Content Gardening

How to cultivate your content

Susanne Holzer | © punkt & komma
Susanne Holzer
Content editor

What do gardening and content marketing have in common? At first glance, not so much. However, if you take a closer look, there are quite a few similarities. In our article, we tell you everything you should know about Content Gardening – including some valuable tips on how to make your content garden come to life!

The best thing about it: This article is also suitable for those without a green thumb …

Flowers, bees … and content marketers!

Have you heard the one about a gardener and a content marketer … and no, it’s not a joke! We’re actually talking about some valuable expert knowledge here! Because gardening and content marketing have more in common than you might think.

Picture this: a lush garden with all kinds of plants, where visitors can enjoy flowers, fruit and cool shade throughout the year. Provided that the gardener takes proper care of the plants! To be rewarded with colourful flowers or juicy apples, he or she needs to prune and clip, to fertilise and water the plants.

The same is true for content marketing. Because your content garden needs some TLC before you can reap the sweet fruits of your labour. Your Content Gardening endeavours should be based on the following questions:

  • Is my content still fresh (and relevant for my users)?
  • Should I use some “fertiliser” to make the soil better?
  • Are there any dead plant parts that I should remove?
  • Are there any plants that need repotting?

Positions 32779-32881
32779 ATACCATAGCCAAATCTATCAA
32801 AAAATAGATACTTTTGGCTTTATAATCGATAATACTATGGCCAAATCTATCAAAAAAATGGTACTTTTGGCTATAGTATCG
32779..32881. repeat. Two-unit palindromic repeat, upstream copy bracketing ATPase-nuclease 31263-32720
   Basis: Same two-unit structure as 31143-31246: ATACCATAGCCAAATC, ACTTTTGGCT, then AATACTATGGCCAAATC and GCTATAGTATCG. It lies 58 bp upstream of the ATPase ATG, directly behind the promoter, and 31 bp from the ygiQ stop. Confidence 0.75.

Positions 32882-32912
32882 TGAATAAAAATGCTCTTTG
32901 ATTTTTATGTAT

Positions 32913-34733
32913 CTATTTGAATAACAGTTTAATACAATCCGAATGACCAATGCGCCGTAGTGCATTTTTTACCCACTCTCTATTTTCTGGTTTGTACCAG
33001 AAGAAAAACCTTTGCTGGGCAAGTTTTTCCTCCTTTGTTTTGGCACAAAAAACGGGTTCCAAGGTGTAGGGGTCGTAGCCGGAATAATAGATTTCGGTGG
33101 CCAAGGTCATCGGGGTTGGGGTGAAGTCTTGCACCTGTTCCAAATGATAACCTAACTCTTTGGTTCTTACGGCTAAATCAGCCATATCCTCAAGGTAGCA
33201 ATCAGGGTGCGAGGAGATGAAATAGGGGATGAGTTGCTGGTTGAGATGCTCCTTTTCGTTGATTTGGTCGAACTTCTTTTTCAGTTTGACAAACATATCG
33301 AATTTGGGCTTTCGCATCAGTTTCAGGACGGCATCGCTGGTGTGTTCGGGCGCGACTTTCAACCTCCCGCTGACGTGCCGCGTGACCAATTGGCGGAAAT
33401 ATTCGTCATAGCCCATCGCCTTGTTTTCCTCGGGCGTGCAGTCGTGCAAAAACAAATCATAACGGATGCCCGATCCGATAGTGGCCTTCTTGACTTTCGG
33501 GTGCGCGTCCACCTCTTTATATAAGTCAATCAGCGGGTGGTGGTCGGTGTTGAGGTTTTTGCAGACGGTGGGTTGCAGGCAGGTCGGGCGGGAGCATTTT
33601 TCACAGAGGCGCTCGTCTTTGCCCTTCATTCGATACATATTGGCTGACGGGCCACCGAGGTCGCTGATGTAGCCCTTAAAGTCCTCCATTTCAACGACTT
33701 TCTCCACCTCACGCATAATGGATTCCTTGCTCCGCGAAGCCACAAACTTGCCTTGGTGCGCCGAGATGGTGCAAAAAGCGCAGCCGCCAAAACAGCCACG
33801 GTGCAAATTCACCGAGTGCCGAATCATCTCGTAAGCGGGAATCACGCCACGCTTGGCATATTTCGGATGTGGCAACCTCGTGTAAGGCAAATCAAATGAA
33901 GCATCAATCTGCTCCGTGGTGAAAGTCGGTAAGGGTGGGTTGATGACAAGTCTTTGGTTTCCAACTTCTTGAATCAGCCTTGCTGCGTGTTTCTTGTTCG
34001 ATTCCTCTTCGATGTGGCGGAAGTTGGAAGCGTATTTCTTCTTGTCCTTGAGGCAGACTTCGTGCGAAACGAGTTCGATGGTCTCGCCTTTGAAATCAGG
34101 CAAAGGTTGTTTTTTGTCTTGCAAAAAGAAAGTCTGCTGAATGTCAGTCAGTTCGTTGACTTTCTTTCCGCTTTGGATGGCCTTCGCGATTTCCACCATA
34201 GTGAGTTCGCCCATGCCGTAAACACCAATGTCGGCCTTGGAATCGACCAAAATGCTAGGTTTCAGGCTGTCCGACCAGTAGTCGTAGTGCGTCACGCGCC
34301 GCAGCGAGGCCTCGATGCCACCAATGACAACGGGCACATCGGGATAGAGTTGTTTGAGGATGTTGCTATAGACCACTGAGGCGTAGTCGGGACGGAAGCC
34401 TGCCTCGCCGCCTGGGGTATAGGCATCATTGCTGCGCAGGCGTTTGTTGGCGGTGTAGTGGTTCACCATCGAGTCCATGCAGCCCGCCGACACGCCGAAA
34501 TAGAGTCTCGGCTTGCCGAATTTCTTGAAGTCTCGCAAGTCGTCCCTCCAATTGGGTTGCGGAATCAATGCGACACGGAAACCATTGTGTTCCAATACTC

• Is it time to sow new seeds?

Content is not a cactus

Before you put on your gardening gloves, let‘s make one thing clear. Yes, there are some plants in every garden that survive even though they are neglected. That thrive and bloom although you haven’t watered them for months.

Unfortunately, the same can’t be said about content marketing. Granted, there is evergreen content that practically always remains relevant. However, even this type of content needs some loving care – or updating – from time to time, not least because it’s good for your Google ranking.

So remember: Content is not a cactus – so don’t rely on it surviving without water. Instead, nurture and grow every little content plant!

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Content Gardening ≠ Content Farming!

If all our gardening metaphors have you confusing Content Gardening with Content Farming, you have another think coming! Because Content Farming is practically the opposite of professional Content Gardening.

A quick recap: Content Farming refers to companies employing freelance writers to produce large amounts of text, videos, images and charts. Their main purpose is to drive traffic, achieve high rankings in search engines, monetised by online advertising. Usually, the produced content is of very low quality.

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Content produced by content farms …

  • … is usually short and superficial.
  • … is usually of poor quality.
  • … often is duplicate content.
  • … usually offers a poor user experience (“keyword stuffing”).